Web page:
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Imaging Through Fire Using Narrow-Spectrum Illumination


This paper demonstrates a simple method to enhance visibility through clean-burning flames that allows new opportunities to perform optical metrology in fire research. The method combines narrow-spectrum, blue illumination and matched optical filters to reduce the influence of optical emissions from a glowing hot target and a large natural gas diffusion flame. The paper describes how the required illumination strength and filtering can be estimated from basic combustion and optical principles. Compared to white light, the required illumination to detect objects engulfed in flames with this method is reduced by a factor of 104. A series of experiments are conducted to determine the effectiveness of this method, successfully demonstrating the ability to take images of objects in natural gas fires up to 1000 kW using 200 W of illumination power. These experiments corroborate the estimation of relative optical intensities, as it is observed that the target can be imaged successfully when the estimated signal-to-noise ratio exceeds 2:1. The temporal averaging of successive images is also demonstrated to further improve the image quality.

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  1. Although radiation in the infrared spectrum is not a problem for the image quality, the imaging equipment (camera, lenses, cables) must be protected from the energy in this range; e.g., by shielding, appropriate filtering barriers, or placement at a sufficiently large distance from the fire to prevent damage.

  2. Users should be aware that high-intensity light in this frequency range can be harmful to your eyes. Appropriate eye protection and/or measures to prevent direct viewing of the light at close range are required.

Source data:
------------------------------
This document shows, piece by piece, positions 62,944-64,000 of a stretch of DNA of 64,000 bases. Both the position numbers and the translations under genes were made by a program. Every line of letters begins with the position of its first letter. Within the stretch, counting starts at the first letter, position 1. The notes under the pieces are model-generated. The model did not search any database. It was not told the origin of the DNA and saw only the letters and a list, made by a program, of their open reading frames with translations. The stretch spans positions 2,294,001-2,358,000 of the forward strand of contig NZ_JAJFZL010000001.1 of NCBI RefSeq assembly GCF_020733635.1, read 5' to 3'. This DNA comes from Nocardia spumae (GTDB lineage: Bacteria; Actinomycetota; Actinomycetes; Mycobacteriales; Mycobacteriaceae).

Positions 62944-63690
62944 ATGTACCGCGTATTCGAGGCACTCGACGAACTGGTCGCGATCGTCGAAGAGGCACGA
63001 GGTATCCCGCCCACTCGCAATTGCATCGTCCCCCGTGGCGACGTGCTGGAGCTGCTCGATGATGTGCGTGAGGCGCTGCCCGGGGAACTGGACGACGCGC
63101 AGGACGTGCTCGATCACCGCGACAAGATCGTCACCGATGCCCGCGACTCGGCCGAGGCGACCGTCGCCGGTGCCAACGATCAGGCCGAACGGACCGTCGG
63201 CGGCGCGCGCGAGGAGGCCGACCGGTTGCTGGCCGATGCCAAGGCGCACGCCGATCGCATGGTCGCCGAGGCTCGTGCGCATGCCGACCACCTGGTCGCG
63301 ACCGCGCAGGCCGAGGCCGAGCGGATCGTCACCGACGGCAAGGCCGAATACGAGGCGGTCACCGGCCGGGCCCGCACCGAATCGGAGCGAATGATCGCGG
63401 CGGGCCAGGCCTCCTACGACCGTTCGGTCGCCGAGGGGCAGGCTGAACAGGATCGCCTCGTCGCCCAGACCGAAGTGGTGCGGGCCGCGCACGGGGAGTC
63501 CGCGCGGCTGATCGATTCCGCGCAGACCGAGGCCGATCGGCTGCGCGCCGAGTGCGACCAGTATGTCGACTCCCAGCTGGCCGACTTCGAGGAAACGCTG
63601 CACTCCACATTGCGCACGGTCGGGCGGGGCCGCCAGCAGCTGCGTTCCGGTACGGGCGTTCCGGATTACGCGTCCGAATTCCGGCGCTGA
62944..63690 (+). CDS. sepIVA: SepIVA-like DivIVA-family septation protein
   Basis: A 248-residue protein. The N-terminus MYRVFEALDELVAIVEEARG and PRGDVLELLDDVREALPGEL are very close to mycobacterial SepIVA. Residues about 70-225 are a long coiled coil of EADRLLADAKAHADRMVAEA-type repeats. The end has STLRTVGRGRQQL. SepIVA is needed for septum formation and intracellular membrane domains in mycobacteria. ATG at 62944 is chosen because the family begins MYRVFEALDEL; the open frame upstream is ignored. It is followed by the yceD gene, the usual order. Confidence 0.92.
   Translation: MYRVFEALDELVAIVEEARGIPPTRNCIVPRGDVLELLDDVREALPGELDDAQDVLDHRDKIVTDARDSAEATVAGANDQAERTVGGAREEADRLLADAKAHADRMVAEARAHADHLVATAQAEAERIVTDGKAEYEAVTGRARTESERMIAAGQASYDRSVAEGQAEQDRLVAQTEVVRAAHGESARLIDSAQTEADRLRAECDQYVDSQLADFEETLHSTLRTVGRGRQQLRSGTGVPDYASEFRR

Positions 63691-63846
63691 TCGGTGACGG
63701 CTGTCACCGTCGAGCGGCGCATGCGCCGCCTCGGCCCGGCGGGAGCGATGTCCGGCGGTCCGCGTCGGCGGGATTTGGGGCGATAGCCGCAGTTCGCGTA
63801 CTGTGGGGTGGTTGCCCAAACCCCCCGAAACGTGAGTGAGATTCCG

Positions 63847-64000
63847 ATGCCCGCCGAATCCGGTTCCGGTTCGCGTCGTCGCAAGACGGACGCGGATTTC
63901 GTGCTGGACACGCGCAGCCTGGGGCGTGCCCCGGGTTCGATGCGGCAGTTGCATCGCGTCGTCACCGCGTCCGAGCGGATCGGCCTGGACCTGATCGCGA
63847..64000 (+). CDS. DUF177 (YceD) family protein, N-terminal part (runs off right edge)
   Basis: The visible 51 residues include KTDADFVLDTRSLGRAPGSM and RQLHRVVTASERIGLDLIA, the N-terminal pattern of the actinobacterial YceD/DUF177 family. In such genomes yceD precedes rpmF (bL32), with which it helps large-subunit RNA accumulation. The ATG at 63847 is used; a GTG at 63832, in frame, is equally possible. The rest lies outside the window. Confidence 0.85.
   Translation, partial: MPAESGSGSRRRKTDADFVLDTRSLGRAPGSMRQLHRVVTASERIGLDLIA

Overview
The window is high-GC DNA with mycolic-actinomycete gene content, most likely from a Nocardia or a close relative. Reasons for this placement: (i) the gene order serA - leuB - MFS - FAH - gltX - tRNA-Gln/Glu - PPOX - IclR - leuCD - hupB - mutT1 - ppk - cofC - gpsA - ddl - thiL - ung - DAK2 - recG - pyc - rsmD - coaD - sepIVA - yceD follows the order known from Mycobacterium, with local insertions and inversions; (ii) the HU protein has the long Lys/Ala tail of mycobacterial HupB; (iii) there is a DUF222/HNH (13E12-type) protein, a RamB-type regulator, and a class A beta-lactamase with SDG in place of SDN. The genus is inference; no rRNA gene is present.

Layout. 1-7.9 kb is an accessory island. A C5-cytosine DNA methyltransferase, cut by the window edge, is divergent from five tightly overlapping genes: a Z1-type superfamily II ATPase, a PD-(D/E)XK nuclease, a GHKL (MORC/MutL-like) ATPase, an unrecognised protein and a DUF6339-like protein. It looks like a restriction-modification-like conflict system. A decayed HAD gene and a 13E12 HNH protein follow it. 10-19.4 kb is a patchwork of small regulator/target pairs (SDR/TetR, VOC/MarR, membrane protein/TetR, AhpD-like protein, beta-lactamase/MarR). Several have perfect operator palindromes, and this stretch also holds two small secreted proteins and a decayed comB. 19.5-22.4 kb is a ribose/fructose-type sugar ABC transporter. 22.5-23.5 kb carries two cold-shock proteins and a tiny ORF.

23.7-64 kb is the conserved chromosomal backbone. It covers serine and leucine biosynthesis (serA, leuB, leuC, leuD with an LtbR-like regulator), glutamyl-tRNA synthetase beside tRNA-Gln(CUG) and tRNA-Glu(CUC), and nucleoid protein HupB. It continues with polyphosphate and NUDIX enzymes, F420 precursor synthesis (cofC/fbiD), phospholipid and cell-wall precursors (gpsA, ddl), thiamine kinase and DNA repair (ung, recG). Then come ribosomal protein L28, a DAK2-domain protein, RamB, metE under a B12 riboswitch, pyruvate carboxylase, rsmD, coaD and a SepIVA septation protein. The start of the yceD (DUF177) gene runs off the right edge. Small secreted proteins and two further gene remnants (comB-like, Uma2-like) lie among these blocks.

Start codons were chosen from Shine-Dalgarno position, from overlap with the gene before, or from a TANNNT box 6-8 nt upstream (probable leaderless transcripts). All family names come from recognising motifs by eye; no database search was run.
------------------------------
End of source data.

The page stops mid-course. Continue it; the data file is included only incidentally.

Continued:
3. Certain commercial products are identified in this paper to specify the materials used and the procedures employed. In no case does such identification imply endorsement or recommendation by the National Institute of Standards and Technology, nor does it indicate that the products are necessarily the best available for the purpose.


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The authors would like to thank Behrang Hamadani at the National Institute of Standards and Technology (NIST) for his assistance with the spectroradiometer measurements and Jeffrey Fagan (NIST) for characterizing the filter transmittance spectra. We also thank Matthew Bundy, Laurean DeLauter and Anthony Chakalis at the National Fire Research Laboratory for their support in the execution of the fire experiments.

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Correspondence to Matthew S. Hoehler.

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Smith, C.M., Hoehler, M.S. Imaging Through Fire Using Narrow-Spectrum Illumination. Fire Technol 54, 1705–1723 (2018).

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  • Imaging
  • Fire
  • Narrow-spectrum illumination
  • Metrology
  • Blue light